Like many fast-growing companies, spare-parts supplier TVH Parts Co. was running up against a shortage of space in its U.S. DC. Installing an automated five-aisle shuttle system took care of that problem and kicked operations into high gear.
By Diane Rand
Like many fast-growing businesses, TVH Parts Co. faced a space crunch a few years back. The company, which distributes spare parts for industrial trucks and agricultural vehicles, was experiencing runaway sales growth, which had led to a steep rise in the number of stock-keeping units (SKUs) it had to manage. Among other things, that meant it needed to find a way to squeeze more items into its North American headquarters and distribution center in Olathe, Kansas, which ships out more than 5,500 orders every day.
But that wasn't all the company was looking to do. In addition to maximizing storage, the spare-parts supplier was looking to automate its distribution operations, with an eye toward increasing throughput, reducing manual workflow, and preparing for the future.
"We decided to invest in a new [automated] system due to our fantastic growth in the number of SKUs we have to manage," said Rod Strickland, director of logistics at TVH, in a statement. "The main design criterion for us was flexibility. We wanted a solution that could handle not just the current growth but also our future growth."
MORE CAPACITY, BETTER SERVICE
For help, the company turned to Wels, Austria-based systems integrator TGW Logistics Group, which was working on a similar project at TVH's Waregem, Belgium, headquarters.
Working with TGW, the company chose for its Kansas DC a five-aisle shuttle system with 51,000 storage locations along with several goods-to-person picking workstations. The system was specifically engineered for ease of expansion: Not only can more of the modular workstations be added as volume ramps up, but the shuttle itself can easily be doubled to 10 aisles.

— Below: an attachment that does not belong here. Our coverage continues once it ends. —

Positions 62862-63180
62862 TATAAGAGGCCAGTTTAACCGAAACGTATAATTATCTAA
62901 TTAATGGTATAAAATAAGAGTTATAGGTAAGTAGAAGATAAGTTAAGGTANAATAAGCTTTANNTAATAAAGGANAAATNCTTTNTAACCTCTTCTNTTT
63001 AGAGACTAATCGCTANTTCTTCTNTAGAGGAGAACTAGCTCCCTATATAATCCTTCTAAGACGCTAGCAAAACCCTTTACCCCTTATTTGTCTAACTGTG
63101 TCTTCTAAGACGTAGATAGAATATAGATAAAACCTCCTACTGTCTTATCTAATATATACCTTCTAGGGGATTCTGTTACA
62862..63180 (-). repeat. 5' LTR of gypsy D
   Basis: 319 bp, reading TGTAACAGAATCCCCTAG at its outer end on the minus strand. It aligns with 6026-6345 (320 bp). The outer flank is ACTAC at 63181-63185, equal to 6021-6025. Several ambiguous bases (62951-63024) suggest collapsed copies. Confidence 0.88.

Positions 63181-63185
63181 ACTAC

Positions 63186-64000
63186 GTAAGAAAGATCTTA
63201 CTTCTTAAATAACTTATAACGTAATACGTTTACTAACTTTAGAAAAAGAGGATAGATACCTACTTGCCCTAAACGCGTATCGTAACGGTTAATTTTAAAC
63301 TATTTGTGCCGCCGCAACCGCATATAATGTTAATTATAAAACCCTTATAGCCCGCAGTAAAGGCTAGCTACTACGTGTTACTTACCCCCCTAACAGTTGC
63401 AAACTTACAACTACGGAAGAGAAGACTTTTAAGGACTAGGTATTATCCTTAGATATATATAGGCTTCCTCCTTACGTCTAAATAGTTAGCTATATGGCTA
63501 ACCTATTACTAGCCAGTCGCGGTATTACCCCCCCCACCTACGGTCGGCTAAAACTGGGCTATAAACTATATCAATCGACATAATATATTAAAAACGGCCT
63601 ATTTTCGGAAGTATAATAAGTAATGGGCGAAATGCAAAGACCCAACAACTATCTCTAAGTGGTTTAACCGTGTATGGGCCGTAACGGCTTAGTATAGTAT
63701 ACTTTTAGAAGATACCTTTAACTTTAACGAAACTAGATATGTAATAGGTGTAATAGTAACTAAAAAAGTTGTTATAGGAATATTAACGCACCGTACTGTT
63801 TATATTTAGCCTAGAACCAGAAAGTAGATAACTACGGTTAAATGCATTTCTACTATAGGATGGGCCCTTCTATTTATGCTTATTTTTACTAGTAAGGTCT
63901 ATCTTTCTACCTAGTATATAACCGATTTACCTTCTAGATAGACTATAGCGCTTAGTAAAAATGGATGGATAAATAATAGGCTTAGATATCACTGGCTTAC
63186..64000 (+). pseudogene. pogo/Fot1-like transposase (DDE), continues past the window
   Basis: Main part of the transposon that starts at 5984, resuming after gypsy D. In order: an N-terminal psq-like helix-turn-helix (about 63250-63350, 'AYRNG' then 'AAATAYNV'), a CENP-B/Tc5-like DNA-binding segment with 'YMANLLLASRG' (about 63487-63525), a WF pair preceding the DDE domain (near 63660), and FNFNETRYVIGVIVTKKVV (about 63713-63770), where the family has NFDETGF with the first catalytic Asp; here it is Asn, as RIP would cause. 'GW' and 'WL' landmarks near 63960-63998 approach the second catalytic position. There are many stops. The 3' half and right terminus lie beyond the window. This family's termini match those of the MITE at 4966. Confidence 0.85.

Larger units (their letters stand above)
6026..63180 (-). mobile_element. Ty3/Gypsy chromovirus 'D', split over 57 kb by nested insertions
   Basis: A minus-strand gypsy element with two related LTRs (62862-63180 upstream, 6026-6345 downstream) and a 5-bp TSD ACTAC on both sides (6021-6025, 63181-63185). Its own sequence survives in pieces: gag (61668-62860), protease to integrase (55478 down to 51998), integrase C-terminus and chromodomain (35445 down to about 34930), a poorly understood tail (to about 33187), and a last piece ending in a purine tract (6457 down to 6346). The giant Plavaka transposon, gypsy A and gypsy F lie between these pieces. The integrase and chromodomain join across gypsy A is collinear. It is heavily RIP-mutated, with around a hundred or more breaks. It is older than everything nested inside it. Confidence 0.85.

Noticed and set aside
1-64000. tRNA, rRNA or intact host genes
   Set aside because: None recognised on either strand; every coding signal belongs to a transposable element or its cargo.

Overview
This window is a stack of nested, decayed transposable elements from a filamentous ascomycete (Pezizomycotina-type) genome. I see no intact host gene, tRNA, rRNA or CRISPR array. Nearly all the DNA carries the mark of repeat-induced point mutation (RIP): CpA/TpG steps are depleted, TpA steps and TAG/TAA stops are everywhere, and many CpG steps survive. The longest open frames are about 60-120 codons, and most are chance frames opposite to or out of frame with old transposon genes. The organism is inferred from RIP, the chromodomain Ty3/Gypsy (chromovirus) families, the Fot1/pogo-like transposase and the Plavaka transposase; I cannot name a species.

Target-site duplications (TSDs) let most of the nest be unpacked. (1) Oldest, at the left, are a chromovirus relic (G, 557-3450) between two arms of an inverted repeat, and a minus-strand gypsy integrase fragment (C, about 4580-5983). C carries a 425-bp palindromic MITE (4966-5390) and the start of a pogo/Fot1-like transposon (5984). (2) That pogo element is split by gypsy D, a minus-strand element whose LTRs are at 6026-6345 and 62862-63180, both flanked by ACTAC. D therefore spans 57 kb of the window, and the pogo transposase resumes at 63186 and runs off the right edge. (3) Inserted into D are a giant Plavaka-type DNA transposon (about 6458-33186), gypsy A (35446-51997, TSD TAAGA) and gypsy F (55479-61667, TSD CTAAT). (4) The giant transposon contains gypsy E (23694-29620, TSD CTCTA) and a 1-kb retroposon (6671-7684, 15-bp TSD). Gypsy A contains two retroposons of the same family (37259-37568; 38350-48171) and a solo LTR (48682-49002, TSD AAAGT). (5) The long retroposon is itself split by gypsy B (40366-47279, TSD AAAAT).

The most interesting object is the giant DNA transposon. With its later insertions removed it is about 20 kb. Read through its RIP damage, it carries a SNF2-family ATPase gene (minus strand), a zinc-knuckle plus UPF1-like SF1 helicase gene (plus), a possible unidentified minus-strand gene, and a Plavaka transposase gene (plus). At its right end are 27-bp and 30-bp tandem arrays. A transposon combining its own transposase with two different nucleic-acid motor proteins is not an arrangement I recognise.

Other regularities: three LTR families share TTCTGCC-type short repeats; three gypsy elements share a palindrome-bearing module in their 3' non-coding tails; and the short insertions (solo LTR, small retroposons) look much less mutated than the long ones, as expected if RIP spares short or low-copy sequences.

The Kansas facility's shuttle was designed in close coordination with the team designing the system at TVH's headquarters in Belgium. As a result, synergies between the two systems were utilized, both in plant design and the warehouse control system (WCS) interface, TGW says.
According to company leaders, the five-aisle shuttle system and the ergonomic goods-to-person workstations have now been integrated into the building and fit seamlessly into existing workflows. The result has been increased throughput with a reduction in manual processes. Among other benefits, this means TVH can now provide its customers with better service as well as extend its order-placement deadlines, they say.
"The TGW solution provides a large storage capacity within a small area—yet delivers the high throughput to meet our customer's demand," said Chad Zollman, chief sales officer at TGW USA, in the statement. "This solves for two of the largest issues faced in supply chain distribution by optimizing both space utilization through shuttle storage density and labor scarcity through elimination of manual workflows."
About the Author
Diane Rand has several years of magazine editing and production experience. She previously worked as a production editor for Logistics Management and Supply Chain Management Review. She joined the editorial staff in 2015. She is responsible for managing digital, editorial, and production projects for DC Velocity and its sister magazine, Supply Chain Quarterly.
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